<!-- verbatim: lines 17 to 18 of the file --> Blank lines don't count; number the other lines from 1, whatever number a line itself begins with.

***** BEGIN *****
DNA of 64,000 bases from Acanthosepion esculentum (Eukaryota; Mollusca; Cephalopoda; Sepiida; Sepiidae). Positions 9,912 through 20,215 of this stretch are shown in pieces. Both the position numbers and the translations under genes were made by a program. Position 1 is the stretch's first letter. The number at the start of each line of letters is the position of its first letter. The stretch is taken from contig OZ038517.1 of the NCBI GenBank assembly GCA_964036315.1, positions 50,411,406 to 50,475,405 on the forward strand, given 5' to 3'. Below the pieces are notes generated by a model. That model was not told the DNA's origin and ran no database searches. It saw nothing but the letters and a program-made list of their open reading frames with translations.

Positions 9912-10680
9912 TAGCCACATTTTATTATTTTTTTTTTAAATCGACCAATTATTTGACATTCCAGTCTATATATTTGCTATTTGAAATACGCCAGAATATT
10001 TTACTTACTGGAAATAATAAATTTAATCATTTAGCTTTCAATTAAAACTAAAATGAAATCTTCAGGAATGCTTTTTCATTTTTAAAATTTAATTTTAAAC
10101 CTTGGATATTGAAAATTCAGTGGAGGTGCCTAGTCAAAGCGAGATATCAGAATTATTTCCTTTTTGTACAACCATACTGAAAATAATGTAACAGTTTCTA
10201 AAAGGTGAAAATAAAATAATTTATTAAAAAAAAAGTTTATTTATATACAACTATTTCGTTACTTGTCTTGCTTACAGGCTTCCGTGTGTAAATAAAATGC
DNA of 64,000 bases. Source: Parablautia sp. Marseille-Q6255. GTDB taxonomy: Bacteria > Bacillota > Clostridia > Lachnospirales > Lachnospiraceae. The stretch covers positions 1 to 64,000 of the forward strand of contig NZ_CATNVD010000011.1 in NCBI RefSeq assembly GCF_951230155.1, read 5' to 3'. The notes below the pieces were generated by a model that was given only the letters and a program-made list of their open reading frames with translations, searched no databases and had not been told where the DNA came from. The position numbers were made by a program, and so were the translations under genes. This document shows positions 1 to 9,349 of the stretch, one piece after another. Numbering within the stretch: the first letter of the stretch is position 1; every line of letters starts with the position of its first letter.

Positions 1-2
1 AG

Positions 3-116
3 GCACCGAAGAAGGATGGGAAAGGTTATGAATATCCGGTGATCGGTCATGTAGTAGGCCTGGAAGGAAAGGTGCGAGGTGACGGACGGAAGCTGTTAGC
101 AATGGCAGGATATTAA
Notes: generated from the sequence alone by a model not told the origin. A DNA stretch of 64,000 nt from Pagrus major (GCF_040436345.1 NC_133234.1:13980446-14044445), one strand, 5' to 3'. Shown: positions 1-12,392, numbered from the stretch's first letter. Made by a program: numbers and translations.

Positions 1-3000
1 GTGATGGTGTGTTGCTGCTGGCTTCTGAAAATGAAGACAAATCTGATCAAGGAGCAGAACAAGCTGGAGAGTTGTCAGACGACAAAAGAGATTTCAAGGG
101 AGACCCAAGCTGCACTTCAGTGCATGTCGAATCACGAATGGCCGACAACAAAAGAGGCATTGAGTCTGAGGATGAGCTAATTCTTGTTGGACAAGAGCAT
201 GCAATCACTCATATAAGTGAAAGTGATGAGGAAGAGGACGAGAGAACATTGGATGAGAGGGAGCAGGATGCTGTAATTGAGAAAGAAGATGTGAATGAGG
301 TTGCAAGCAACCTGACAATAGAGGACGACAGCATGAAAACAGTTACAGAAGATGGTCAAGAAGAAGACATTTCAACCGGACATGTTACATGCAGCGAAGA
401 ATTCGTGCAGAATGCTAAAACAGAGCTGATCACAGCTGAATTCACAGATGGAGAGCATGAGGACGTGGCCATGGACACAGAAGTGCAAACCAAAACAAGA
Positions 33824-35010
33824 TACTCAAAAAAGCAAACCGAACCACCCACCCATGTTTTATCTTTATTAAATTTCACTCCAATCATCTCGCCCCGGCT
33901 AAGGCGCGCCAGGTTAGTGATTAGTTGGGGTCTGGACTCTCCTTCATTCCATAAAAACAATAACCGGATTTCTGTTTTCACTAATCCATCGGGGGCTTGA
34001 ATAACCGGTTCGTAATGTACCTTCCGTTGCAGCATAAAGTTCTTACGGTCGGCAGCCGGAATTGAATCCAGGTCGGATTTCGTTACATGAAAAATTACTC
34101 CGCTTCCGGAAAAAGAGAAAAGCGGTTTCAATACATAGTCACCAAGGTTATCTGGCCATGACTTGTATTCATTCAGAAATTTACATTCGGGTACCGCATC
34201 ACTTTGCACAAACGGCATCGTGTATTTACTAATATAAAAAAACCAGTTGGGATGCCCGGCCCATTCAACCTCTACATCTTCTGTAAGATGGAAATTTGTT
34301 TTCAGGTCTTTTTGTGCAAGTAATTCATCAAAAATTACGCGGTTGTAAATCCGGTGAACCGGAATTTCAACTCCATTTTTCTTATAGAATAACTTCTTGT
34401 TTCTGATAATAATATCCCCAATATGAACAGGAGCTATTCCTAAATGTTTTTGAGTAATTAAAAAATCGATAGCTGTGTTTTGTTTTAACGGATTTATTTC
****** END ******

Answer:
201 GCAATCACTCATATAAGTGAAAGTGATGAGGAAGAGGACGAGAGAACATTGGATGAGAGGGAGCAGGATGCTGTAATTGAGAAAGAAGATGTGAATGAGG
301 TTGCAAGCAACCTGACAATAGAGGACGACAGCATGAAAACAGTTACAGAAGATGGTCAAGAAGAAGACATTTCAACCGGACATGTTACATGCAGCGAAGA